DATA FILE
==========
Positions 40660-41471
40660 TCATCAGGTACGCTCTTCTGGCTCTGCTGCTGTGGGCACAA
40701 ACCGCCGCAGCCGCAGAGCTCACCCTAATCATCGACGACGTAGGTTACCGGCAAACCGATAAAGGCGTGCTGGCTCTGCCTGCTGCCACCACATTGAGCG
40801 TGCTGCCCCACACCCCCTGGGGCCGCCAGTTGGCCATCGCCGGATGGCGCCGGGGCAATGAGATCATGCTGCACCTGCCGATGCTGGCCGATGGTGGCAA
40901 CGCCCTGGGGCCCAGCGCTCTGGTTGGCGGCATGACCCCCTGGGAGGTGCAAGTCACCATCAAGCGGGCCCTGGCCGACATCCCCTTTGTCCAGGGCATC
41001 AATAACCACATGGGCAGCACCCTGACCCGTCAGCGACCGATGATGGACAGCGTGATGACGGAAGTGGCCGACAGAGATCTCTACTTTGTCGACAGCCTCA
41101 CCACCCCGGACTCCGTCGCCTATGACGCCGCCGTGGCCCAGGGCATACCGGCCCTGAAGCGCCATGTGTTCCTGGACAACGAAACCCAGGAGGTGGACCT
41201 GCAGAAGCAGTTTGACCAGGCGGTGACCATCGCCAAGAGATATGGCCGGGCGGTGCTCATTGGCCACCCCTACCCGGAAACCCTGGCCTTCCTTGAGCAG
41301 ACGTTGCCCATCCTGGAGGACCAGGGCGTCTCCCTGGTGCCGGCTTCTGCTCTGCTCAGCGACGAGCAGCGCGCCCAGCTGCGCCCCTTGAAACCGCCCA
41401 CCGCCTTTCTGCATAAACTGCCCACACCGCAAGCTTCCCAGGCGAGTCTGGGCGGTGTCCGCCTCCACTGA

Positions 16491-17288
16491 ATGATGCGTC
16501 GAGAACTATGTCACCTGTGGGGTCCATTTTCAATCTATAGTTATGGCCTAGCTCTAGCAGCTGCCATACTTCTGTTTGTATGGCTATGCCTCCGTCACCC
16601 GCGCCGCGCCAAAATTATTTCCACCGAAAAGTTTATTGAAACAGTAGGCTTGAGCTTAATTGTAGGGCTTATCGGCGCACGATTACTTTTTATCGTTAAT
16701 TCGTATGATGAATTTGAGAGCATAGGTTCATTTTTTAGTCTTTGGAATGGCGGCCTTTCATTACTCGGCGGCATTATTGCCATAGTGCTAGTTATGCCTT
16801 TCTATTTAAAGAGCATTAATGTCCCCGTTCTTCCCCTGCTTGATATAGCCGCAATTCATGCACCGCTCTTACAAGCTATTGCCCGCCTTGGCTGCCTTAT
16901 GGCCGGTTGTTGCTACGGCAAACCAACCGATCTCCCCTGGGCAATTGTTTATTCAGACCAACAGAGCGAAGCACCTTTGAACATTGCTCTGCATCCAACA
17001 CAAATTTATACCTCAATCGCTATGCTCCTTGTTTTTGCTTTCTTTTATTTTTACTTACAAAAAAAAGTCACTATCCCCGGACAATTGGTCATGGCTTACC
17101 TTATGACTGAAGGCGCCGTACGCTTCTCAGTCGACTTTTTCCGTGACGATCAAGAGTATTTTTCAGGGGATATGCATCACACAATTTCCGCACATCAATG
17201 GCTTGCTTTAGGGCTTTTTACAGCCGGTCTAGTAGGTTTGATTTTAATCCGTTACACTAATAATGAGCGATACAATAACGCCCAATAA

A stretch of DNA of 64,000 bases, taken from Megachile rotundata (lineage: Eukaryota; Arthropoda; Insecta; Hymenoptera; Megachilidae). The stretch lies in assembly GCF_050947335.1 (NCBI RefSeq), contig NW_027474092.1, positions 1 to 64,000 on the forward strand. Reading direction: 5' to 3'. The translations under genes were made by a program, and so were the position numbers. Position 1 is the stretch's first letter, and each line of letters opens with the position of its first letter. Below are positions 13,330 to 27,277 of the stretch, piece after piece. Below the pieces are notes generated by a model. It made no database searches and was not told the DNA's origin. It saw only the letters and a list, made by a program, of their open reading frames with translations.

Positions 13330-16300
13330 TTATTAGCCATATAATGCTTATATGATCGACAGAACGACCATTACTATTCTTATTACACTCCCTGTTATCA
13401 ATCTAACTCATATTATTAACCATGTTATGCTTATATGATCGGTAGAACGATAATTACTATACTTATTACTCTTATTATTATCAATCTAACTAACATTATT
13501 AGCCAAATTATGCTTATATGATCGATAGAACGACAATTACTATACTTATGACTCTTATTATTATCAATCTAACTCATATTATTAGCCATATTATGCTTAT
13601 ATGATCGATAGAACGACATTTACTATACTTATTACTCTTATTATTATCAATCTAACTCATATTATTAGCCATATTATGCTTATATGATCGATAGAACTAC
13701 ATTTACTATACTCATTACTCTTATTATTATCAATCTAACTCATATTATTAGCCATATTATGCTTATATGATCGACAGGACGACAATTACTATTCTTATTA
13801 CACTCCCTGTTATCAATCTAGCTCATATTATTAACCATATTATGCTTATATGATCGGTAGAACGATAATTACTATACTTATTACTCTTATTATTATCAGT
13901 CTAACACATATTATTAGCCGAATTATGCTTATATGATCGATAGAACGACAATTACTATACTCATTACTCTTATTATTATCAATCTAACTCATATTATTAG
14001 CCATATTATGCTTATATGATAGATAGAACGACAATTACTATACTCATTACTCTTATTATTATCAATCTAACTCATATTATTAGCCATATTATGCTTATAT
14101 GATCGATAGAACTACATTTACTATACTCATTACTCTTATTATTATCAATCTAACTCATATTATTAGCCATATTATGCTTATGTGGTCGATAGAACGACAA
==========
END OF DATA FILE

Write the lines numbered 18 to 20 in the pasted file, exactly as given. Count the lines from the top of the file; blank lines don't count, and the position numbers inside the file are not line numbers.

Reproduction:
17001 CAAATTTATACCTCAATCGCTATGCTCCTTGTTTTTGCTTTCTTTTATTTTTACTTACAAAAAAAAGTCACTATCCCCGGACAATTGGTCATGGCTTACC
17101 TTATGACTGAAGGCGCCGTACGCTTCTCAGTCGACTTTTTCCGTGACGATCAAGAGTATTTTTCAGGGGATATGCATCACACAATTTCCGCACATCAATG
17201 GCTTGCTTTAGGGCTTTTTACAGCCGGTCTAGTAGGTTTGATTTTAATCCGTTACACTAATAATGAGCGATACAATAACGCCCAATAA